• It is important to note that the level of daytime and night time entertainment is somewhat limited and subdued compared to what larger mass market cruise lines offer. Regent clients are typically more mature in age, highly educated, and well- traveled. They would rather play bridge, go to wine tastings, cooking classes, attend the seminars put on by the guest lecturers, read a book, or socialize with fellow guests. You won’t see any crazy pool games on this cruise line.


Regent includes complimentary shore excursions in each and every port. These can be reserved in advance before you even board the ship. The shore excursion selection is large and you shouldn’t have any problem finding a tour to suit your interest level. Depending on the length of your tour you could even possibly squeeze in a second FREE excursion with time permitting. Some of the very expensive tours such as helicopter rides are not included but they are heavily discounted. All of the vehicles they used were very nice and spacious. Sometimes large coaches were used and other times we had nice size mini-vans with just two couples per vehicle. Instead of making you wait on the dock in the hot sun all the shore excursions gather in the show lounge until your tour is ready to depart.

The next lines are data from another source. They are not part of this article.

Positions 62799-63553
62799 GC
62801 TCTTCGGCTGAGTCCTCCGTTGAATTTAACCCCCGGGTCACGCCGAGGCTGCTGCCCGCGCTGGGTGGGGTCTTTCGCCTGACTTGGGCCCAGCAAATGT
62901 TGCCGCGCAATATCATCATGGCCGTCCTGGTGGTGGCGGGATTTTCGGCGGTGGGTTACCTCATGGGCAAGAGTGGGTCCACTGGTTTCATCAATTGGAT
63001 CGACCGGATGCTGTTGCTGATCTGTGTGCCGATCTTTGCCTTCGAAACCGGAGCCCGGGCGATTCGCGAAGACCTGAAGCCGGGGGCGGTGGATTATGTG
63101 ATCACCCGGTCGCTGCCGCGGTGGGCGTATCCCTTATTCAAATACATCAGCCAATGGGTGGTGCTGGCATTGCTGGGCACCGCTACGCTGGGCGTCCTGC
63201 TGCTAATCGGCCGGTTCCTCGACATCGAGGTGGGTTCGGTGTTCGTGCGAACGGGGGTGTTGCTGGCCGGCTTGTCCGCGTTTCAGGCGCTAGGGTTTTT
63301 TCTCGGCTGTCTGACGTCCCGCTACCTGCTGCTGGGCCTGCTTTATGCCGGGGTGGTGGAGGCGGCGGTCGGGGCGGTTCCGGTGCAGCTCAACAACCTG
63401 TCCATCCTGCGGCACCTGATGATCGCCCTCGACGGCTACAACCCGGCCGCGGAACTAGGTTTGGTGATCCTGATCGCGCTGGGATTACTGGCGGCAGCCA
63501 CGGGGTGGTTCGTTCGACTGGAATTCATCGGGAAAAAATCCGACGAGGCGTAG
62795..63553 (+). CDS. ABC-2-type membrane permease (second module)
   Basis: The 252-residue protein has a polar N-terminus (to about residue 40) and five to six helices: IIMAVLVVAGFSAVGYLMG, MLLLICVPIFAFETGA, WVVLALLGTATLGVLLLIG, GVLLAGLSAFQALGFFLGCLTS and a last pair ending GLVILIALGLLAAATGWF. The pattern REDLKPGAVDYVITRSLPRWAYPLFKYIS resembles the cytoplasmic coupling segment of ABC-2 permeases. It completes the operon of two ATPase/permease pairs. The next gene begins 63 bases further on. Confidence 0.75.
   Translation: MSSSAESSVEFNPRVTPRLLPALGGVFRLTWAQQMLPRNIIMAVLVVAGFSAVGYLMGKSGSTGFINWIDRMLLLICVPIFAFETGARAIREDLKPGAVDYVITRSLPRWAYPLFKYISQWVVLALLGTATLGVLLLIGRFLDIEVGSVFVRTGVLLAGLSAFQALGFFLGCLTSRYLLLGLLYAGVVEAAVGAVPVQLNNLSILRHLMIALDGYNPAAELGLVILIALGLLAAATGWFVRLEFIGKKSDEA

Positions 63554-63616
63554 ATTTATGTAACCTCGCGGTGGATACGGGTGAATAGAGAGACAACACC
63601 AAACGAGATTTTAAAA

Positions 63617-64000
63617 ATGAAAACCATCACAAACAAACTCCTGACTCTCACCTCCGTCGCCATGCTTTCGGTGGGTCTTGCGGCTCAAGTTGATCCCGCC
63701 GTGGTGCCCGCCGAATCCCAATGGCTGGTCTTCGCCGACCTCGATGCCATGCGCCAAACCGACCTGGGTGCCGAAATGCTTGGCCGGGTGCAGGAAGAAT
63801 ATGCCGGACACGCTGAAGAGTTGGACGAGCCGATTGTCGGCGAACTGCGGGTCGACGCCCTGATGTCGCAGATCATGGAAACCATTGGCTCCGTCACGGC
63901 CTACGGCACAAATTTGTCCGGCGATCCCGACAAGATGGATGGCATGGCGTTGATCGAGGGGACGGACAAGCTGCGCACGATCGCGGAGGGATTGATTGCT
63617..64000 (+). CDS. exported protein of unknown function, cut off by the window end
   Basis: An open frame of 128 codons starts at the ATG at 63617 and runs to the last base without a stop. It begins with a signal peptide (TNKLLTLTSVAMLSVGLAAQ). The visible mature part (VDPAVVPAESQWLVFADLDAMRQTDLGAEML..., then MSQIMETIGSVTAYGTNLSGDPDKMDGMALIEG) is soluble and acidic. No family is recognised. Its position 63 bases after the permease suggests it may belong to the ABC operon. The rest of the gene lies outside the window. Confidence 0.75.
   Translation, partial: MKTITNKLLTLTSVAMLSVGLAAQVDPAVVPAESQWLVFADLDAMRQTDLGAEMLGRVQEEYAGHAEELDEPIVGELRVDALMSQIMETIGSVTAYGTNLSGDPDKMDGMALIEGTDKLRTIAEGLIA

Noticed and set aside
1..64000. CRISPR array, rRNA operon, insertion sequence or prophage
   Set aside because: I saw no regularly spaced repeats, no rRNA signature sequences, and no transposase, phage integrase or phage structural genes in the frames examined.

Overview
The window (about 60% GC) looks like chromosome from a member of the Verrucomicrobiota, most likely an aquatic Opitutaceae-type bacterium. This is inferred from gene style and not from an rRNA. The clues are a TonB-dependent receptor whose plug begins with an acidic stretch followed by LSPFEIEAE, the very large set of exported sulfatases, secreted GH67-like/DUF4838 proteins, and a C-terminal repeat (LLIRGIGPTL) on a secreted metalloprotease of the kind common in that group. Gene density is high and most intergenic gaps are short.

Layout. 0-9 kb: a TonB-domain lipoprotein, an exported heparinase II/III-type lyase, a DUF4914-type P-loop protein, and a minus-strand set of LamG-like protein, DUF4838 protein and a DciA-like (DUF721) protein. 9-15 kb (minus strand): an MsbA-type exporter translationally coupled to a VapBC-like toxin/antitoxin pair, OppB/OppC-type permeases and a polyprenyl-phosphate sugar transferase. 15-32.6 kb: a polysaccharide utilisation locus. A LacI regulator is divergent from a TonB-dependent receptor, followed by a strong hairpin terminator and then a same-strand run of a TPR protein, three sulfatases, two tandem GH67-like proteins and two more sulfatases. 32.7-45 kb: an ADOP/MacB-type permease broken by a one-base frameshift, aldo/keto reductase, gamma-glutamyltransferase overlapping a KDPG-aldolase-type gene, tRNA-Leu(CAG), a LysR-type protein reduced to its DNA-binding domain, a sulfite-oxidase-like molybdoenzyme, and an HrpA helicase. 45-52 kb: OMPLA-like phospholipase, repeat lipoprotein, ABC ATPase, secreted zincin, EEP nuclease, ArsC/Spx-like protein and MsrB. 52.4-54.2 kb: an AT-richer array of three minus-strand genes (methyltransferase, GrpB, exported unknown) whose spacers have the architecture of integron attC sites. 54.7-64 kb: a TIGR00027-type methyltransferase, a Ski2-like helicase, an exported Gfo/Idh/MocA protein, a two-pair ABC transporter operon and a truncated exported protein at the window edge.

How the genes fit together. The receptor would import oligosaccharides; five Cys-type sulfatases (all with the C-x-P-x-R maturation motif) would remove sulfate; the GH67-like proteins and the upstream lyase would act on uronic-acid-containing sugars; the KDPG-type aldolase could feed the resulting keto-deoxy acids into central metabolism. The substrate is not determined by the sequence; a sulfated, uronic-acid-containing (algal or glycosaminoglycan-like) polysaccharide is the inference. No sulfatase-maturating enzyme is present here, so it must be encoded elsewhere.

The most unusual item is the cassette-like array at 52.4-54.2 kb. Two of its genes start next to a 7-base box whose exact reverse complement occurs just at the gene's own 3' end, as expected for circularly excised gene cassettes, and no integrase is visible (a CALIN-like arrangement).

On many of the itineraries Regent will stay in port late at night or sometimes for 2 to 3 days as we did in Bermuda. A huge benefit that is hard to put a price tag on is being able to dock in the heart of town since our ship is smaller. In Bermuda we were able to dock in downtown Hamilton and were across the street from all the downtown attractions. Othe142959-425x270-Bermuda-cruise-shipr larger ships have to dock in Kings Wharf on the northwestern point of the island. Each passenger on those larger ships has to waste a lot of valuable time and money getting back and forth to downtown Hamilton.


Once again with such a small head count of passengers the disembarkation process was a breeze.

Presented to you by:

Steve Rice

The Cruise Butler

Elite Cruise Counselor / Luxury Cruise Specialist

830-981-2445 / /

5 Things Not to Do on Your First Cruise

By: Shayne Rodriguez Thompson, Cruise Critic Contributor